Missile defenses intercepted dozens of rockets from Gaza and most others fell in open areas, though some hit houses and other civilian structures, the military said.
One man was pulled dead from the ruins of a building in southern Israel, emergency services organization United Hatzalah said, adding that a woman recovered from the same building in the city of Ashkelon was in a critical state.
Medics had earlier reported around 20 Israelis wounded, while Gaza’s health ministry said three Palestinians were killed and nine wounded in the Israeli strikes.
Militant group the Popular Front for the Liberation of Palestine said two of those killed were its members and the third was from Islamic Jihad’s armed wing.
The outbreak of violence came after months of deadly unrest along the Gaza-Israel border had appeared to be calming.
Recent weeks have seen Israel allow Qatar to provide the Gaza Strip with millions of dollars in aid for salaries as well as fuel to help ease an electricity crisis.
Before the flare-up, Prime Minister Benjamin Netanyahu had defended his decision to allow Doha to transfer the cash despite criticism from within his own government, saying he wanted to avoid a war if it was not necessary.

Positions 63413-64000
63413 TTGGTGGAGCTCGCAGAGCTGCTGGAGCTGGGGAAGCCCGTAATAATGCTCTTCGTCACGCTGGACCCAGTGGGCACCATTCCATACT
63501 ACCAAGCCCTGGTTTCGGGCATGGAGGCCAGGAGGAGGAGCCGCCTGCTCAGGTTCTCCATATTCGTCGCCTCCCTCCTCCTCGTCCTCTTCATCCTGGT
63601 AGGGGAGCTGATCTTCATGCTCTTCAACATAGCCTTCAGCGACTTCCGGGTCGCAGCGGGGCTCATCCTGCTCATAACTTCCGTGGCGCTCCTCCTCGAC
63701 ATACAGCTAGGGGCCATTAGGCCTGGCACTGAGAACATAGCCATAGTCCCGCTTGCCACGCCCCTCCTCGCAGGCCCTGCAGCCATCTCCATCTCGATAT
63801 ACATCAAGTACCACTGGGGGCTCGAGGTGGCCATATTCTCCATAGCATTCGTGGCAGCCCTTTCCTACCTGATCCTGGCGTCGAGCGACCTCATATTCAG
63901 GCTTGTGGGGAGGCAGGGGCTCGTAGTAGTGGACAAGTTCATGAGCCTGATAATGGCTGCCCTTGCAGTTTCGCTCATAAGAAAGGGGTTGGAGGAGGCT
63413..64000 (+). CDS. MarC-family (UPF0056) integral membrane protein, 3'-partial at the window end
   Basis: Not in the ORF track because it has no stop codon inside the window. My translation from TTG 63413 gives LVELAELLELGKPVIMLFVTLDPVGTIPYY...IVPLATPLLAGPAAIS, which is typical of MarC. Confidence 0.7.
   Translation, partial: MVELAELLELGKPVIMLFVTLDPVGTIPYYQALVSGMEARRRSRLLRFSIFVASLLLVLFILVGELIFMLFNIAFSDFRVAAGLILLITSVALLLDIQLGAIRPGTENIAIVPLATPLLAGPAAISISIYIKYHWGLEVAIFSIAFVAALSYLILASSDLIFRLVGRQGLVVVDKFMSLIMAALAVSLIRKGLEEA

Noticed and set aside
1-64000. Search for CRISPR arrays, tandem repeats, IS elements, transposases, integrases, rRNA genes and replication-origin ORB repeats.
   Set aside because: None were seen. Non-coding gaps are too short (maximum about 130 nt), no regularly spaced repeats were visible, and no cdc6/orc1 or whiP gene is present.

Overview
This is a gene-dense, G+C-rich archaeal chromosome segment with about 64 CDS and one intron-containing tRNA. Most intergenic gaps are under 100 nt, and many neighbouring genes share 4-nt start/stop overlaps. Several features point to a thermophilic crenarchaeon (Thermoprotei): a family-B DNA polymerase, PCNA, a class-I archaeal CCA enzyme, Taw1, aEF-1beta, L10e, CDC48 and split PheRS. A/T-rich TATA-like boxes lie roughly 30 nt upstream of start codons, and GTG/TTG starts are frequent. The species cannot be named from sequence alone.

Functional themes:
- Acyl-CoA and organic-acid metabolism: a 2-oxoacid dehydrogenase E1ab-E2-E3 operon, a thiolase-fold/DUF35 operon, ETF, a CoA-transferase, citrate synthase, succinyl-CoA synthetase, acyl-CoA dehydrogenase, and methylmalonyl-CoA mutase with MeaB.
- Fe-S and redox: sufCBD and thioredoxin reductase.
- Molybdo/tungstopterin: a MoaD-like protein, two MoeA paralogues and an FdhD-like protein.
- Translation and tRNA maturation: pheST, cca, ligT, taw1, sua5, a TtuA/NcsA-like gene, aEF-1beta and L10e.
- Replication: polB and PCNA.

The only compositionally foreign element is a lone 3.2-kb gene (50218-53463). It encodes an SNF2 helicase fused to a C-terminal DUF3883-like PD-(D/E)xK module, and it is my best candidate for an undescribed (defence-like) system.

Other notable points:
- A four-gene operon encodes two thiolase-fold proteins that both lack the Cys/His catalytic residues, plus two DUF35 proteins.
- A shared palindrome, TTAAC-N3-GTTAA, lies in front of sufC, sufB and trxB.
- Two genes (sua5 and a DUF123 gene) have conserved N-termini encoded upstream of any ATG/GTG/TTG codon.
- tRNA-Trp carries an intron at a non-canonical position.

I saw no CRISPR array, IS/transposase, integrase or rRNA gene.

Israel and Palestinian militants in Gaza have fought three wars since 2008, and deadly clashes in recent months have raised fears of a fourth.
The army said Monday an Israeli bus was hit by an anti-tank missile from the Gaza Strip, causing several injuries. A soldier was severely wounded, it added.
Palestinian militant groups in Gaza, including Hamas, claimed responsibility for the rocket fire and the missile attack on the bus, which they said was being used by Israeli soldiers.
Israeli military spokesman Jonathan Conricus said he could not yet provide further details on the bus or its passengers.
The building for Hamas’s Al-Aqsa TV was destroyed in an Israeli strike after a series of warning shots, with the Israeli army saying the station “contributes to Hamas’s military actions.”
No injuries were reported and workers were believed to have evacuated after the warning shots.
A former hotel in Gaza City used by Hamas as an internal security office was also hit in an Israeli strike, AFP journalists reported.